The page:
War of the Rebellion: Serial 018 Page 0197 Chapter XXIV. CORRESPONDENCE, ETC.-UNION.

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The officer who dispatches the train will be held responsible for the strict execution of this order.

By command of Major-General McDowell:


Assistant Adjutant-General.



Numbers 72.

Opposite Fredericksburg, Va., May 16, 1862.

Brigadier-Generals Ricketts and Hartsuff will cause requisitions to be made out at once for shelter-tents for the troops of their respective brigade; all other tents will be turned in as soon as shelter-tents can be obtained, except those for the use of commissioned officers. Whether shelter-tents can be obtained or not, the troops will leave behind the large tents should they be ordered to move.

By command of Major-General McDowell:


Assistant Adjutant-General.

HEADQUARTERS, Franklin, Va., may 16, 1862.

(Received 4.20 p. m.)

Honorable E. M. STANTON,

Secretary of War:

Dispatch received.* This the third day of a storm. Have just come to this point by a forced march, in advance of supplies, to relieve Generals Schenck and Milroy, closely pressed and hemmed in by a force estimated at 14,000. i am still in advance of supplies. Men suffering; transportation deficient, but being remedied to some extent and as fast as possible. No forage in this country to be at all relied upon. First object is to destroy force reported intrenched 22 miles in front. Am directing another force upon railroad to break it, agreeably to plan. Expect to be shortly successful, as the force is already near. Having done these two things, which will be done as quickly as possible, will execute with rapidity what you propose. In respect to these two points I will keep you frequently informed of progress. We are endeavoring to get up ammunition and other stores. Entire insufficiency of transportation has thus far crippled us. Please answer if I shall make movements in reference to the march you propose.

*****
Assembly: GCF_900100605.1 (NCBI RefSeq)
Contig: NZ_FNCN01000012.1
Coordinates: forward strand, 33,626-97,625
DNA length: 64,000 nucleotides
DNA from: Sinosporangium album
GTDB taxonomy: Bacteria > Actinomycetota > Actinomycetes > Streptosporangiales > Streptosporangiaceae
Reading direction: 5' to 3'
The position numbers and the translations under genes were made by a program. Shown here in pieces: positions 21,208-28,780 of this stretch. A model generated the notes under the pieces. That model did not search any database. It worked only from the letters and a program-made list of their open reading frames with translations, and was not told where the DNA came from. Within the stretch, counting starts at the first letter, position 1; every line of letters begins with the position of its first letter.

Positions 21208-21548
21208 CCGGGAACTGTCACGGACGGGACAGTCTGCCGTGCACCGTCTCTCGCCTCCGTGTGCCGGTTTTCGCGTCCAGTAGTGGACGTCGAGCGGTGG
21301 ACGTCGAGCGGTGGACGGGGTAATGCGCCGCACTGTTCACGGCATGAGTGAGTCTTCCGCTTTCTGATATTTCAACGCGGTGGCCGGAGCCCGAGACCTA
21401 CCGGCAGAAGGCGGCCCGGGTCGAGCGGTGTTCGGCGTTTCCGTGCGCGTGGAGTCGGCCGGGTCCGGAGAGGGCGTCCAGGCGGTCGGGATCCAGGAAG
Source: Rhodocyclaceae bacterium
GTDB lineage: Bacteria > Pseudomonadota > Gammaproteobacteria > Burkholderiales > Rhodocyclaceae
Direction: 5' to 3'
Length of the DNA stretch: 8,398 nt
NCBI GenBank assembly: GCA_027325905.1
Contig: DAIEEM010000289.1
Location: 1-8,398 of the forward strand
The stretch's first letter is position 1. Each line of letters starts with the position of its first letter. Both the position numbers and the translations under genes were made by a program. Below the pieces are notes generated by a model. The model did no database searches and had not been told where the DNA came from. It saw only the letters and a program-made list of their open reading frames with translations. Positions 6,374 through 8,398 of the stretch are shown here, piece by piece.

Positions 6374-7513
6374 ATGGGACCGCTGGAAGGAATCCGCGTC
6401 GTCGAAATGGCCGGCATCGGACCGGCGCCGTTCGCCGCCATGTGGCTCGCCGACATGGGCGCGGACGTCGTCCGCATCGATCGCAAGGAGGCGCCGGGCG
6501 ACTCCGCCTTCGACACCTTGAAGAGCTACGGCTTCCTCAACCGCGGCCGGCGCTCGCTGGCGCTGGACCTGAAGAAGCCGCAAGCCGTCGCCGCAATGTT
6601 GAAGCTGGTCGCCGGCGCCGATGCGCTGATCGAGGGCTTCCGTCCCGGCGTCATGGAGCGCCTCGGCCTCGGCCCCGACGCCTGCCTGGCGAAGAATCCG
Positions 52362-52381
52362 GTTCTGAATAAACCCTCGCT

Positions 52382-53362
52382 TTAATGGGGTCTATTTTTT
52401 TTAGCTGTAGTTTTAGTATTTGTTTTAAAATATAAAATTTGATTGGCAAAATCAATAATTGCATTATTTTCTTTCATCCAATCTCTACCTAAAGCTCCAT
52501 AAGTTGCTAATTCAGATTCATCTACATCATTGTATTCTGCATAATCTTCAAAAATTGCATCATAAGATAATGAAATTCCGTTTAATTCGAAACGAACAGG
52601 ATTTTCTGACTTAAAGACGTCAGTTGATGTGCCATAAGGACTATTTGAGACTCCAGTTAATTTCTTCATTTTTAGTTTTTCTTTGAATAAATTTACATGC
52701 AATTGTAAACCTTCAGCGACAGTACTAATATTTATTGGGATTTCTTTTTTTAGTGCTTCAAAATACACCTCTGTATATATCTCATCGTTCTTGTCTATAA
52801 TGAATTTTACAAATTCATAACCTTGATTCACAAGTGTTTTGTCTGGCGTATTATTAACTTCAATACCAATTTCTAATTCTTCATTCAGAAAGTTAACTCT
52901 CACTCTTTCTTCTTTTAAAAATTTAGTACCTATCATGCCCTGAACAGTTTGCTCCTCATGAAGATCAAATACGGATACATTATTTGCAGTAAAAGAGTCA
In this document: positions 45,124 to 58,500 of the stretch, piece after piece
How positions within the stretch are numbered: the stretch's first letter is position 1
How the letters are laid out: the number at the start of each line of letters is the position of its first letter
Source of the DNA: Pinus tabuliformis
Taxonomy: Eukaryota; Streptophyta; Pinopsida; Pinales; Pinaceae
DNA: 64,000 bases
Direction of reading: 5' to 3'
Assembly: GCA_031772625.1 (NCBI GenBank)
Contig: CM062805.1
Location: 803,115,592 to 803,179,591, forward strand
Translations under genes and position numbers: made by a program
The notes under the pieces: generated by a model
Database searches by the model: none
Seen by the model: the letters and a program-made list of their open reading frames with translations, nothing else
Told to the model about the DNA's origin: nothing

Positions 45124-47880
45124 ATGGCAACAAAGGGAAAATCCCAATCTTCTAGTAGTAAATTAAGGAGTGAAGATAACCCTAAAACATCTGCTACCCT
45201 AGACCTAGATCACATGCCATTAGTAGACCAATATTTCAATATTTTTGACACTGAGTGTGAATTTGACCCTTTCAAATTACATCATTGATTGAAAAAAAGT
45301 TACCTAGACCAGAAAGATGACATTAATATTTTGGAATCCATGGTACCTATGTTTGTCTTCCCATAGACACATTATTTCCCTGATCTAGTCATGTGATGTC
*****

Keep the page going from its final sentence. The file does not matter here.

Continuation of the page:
Major-General, Commanding.


Princeton, May 16, 1862.

Colonel A. MOOR,

Commanding Second Brigade:

SIR: Leave half a regiment at French's, and move with the bulk of your force to the Wytheville road and find a strong position, and hold it at all hazards, or, if forced to retreat, do so on the direct road leading to this place from those cross-roads. I think the report of Marshall's force is exaggerated, but this movement, speedily made, will be best.

Very respectfully, your obedient servant,

J. D. COX,



*Reference is to dispatch of same date quoted in Fremont's report, Part I, p. 10.